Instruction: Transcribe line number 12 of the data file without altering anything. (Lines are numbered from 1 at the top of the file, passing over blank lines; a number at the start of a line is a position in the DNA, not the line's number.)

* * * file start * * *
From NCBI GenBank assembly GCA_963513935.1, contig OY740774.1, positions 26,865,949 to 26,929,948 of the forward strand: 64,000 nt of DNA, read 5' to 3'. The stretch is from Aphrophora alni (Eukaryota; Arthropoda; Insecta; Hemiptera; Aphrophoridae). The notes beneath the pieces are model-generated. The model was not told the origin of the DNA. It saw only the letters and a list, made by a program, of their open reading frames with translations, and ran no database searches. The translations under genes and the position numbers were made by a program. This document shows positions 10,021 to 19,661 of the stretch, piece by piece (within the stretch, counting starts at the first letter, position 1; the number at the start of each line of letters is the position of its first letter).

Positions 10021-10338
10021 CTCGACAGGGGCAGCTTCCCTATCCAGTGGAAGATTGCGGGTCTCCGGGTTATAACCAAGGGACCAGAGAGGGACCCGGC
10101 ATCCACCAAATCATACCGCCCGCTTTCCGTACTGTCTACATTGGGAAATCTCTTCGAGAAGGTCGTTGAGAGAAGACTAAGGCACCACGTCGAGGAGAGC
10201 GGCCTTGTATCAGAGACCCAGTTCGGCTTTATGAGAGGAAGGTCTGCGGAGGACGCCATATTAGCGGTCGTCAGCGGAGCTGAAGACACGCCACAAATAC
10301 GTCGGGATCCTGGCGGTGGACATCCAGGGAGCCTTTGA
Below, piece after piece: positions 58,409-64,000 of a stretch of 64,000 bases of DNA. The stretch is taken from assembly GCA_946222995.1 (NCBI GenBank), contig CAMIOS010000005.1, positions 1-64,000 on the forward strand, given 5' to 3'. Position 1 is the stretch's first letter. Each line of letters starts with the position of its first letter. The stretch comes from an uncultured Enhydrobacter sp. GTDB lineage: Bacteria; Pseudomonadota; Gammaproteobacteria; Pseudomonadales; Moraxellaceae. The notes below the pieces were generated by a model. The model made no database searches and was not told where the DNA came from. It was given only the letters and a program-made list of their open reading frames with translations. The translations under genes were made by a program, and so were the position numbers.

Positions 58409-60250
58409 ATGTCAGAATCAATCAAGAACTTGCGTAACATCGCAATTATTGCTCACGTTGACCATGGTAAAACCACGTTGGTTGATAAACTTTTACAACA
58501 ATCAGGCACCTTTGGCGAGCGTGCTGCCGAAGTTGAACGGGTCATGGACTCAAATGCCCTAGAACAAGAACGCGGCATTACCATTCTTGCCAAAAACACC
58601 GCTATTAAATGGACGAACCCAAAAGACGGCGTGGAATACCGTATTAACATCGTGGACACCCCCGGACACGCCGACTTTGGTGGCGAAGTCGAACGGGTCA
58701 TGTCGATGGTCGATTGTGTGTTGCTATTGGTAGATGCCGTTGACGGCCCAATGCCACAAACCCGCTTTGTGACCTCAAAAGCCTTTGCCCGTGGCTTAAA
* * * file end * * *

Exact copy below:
58701 TGTCGATGGTCGATTGTGTGTTGCTATTGGTAGATGCCGTTGACGGCCCAATGCCACAAACCCGCTTTGTGACCTCAAAAGCCTTTGCCCGTGGCTTAAA